The United States is concerned by reports of legislation in Nigeria that would restrict or prohibit citizens from assembling, organizing, holding events or rallies, and participating in ceremonies of religious union, based upon sexual orientation and gender identity. This proposed legislation has not been adopted.
The freedoms of speech, association, expression, assembly, and religion are long-standing international commitments and are universally recognized. Nigeria, as a State Party to the International Covenant on Civil and Political Rights, has assumed important obligations on these matters. We expect the Government of Nigeria to act in a manner consistent with those obligations.
03-08-2007, 06:38 PM
A BILL FOR AN ACT TO MAKE PROVISIONS FOR THE PROHIBITION OF SEXUAL RELATIONSHIP BETWEEN PERSONS OF THE SAME SEX, CELEBRATION OF MARRIAGE BY THEM AND FOR OTHER MATTERS CONNECTED THEREWITH
BE IT ENACTED by the National Assembly of the Federal Republic of Nigeria as follows-
1. Short Title
This Act may be cited as Same Sex Marriage (Prohibition) Act 2006.
In this Act, unless the context otherwise requires-
“Marriage” means a legally binding union between a man and a woman be it performed under the authority of the State, Islamic Law or Customary Law;
“Minister” means the Minister responsible for Internal Affairs”
“Same Sex Marriage” means the coming together of two persons of the same gender or sex in a civil union, marriage, domestic partnership or other form of same sex relationship for the purposes of cohabitation as husband and wife.
3. Validity and Recognition of Marriage.
For the avoidance of doubt only marriage entered into between a man and a woman under the marriage Act or under the Islamic and Customary Laws are valid and recognized in Nigeria.
4. Prohibition of Same Sex Marriage, etc.
Marriage between persons of the same sex and adoption of children by them in or out of a same sex marriage or relationship is prohibited in the Federal Republic of Nigeria.
Any marriage entered into by persons of same sex pursuant to a license issued by another state, country, foreign jurisdiction or otherwise shall be void in the Federal Republic of Nigeria,
Marriages between persons of the same sex are invalid and shall not be recognized as entitled to the benefits of a valid marriage.
Any contractual or other rights granted to persons involved in same sex marriage or accruing to such persons by virtue of a license shall be unenforceable in any Court of law in Nigeria.
The Courts in Nigeria shall have no jurisdiction to grant a divorce, separation and maintenance orders with regard to such same sex marriage, consider or rule on any of their rights arising from or in connection with such marriage.5. Non-Recognition of Same Sex Marriage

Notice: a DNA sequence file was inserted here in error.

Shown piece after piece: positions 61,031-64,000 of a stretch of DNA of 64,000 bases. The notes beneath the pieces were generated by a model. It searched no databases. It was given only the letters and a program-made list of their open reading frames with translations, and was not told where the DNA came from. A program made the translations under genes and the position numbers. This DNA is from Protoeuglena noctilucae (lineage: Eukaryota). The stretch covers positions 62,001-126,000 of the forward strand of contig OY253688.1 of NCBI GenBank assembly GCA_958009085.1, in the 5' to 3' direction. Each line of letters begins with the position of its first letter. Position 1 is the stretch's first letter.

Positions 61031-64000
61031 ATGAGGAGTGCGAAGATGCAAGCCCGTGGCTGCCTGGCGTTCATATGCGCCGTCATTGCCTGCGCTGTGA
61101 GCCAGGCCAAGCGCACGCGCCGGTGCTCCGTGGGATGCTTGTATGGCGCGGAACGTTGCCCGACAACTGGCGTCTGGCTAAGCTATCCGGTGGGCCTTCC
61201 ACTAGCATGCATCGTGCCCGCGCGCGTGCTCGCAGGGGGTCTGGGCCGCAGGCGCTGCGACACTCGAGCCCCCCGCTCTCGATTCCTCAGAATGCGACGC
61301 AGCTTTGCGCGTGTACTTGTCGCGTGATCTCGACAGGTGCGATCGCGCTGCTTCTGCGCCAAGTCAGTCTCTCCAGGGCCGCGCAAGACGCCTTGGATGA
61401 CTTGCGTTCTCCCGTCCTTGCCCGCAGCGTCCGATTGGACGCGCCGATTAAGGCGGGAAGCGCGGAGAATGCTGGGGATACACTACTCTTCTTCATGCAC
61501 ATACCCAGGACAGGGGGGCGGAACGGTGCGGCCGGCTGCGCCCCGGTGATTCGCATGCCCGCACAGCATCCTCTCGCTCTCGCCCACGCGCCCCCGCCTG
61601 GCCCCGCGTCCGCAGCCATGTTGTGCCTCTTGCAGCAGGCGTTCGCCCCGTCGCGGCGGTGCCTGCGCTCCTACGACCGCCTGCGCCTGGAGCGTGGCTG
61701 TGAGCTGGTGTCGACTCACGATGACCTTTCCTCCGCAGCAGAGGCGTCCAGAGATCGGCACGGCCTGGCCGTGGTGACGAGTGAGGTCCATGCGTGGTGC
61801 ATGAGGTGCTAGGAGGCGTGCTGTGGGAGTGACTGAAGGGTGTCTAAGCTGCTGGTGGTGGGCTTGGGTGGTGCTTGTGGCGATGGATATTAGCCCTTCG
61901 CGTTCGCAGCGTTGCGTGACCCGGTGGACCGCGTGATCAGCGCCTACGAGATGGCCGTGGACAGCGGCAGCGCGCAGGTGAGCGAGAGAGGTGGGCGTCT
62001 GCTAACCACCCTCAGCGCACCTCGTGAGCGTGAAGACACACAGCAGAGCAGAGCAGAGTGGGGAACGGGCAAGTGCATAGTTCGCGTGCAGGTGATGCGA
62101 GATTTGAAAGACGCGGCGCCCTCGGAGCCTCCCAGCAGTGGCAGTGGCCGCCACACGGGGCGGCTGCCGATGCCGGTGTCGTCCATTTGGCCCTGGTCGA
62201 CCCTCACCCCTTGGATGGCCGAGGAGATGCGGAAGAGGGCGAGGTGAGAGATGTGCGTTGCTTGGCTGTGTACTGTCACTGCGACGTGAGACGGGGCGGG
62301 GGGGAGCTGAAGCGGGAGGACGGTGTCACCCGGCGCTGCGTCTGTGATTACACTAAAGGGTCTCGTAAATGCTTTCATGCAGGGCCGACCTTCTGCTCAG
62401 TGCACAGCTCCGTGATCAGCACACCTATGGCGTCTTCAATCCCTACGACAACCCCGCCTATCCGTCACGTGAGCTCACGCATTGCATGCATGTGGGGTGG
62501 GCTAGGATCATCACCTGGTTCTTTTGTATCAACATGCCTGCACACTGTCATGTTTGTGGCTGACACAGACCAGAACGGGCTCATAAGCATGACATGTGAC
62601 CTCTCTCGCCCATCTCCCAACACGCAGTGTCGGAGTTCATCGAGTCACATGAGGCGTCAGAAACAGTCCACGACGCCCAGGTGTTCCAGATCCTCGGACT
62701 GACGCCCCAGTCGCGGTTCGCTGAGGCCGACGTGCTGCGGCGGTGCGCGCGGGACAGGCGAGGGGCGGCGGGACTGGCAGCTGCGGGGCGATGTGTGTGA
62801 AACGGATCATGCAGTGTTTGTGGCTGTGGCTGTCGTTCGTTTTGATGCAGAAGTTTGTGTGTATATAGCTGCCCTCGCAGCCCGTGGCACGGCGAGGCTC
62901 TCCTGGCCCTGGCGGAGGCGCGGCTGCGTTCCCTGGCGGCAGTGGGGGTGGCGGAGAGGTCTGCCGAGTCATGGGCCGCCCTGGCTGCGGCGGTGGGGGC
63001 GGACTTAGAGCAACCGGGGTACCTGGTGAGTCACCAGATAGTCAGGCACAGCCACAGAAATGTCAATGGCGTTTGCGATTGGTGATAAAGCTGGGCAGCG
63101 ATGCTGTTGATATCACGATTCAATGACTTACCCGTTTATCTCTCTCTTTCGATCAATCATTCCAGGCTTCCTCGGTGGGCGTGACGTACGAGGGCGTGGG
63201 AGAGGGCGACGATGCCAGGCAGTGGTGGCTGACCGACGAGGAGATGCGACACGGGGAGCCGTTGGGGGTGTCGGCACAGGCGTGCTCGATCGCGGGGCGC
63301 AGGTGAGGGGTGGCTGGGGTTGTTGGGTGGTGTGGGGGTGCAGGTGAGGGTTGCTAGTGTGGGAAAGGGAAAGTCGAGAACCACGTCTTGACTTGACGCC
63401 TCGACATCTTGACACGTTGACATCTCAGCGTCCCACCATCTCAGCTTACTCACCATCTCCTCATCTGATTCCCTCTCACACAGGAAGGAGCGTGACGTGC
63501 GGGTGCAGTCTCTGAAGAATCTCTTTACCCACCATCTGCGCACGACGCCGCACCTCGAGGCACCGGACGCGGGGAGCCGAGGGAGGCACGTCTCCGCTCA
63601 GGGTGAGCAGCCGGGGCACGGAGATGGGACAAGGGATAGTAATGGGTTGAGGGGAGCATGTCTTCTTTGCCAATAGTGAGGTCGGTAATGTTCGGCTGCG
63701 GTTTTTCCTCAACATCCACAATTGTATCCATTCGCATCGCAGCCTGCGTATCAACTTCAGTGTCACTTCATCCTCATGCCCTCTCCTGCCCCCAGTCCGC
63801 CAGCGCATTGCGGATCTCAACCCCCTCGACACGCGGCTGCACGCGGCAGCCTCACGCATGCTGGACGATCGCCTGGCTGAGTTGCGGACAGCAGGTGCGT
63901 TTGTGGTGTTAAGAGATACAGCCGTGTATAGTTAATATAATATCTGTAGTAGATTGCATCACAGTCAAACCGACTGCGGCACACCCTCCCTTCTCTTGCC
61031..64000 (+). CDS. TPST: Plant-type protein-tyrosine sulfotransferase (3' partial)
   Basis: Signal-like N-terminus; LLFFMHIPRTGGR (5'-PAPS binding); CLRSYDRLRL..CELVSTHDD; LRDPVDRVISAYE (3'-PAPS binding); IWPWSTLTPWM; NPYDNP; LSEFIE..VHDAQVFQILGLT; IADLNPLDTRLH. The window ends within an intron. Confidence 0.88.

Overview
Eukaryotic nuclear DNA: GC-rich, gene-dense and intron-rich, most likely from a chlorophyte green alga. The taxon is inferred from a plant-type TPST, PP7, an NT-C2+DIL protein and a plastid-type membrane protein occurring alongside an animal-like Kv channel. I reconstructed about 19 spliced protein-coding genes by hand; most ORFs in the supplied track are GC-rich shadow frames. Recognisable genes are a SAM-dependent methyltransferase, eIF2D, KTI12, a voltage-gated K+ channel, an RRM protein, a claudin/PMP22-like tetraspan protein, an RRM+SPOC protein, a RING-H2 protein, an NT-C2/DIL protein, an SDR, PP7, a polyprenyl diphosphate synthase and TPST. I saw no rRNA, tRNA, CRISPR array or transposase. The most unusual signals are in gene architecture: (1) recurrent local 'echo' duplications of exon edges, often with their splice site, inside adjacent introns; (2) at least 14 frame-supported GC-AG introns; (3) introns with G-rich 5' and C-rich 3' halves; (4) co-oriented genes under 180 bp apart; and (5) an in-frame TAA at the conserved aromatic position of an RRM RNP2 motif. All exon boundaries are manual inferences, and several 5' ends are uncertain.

Marriage between persons of same sex entered into in any jurisdiction whether within or outside Nigeria, any other state or country or otherwise or any other location or relationships between persons of the same sex which are treated as marriage in any jurisdiction, whether within or out side Nigeria are not recognized in Nigeria.
All arms of government and agencies in the Federal Republic of Nigeria shall not give effect to any public act, record or judicial proceeding within or outside Nigeria, with regard to same sex marriage or relationship or a claim arising from such marriage or relationship.6. Prohibition of celebration of same sex marriage in a place of worship
Same sex marriage shall not be celebrated in any place of worship by any recognized cleric of a Mosque, Church, denomination or body to which such place of worship belongs.
No marriage license shall be issued to parties of the same sex in the Federal Republic of Nigeria.7. Prohibition of Registration of Gay Clubs and Societies and Publicity of same sex sexual relationship.
Registration of Gay Clubs, Societies and organizations by whatever name they are called in institutions from Secondary to the tertiary level or other institutions in particular and, in Nigeria generally, by government agencies is hereby prohibited.
Publicity, procession and public show of same sex amorous relationship through the electronic or print media physically, directly, indirectly or otherwise are prohibited in Nigeria.
Any person who is involved in the registration of gay clubs, societies and organizations, sustenance, procession or meetings, publicity and public show of same sex amorous relationship directly or indirectly in public and in private is guilty of an offence and liable on conviction to a term of 5 years imprisonment.8. Offences and Penalties.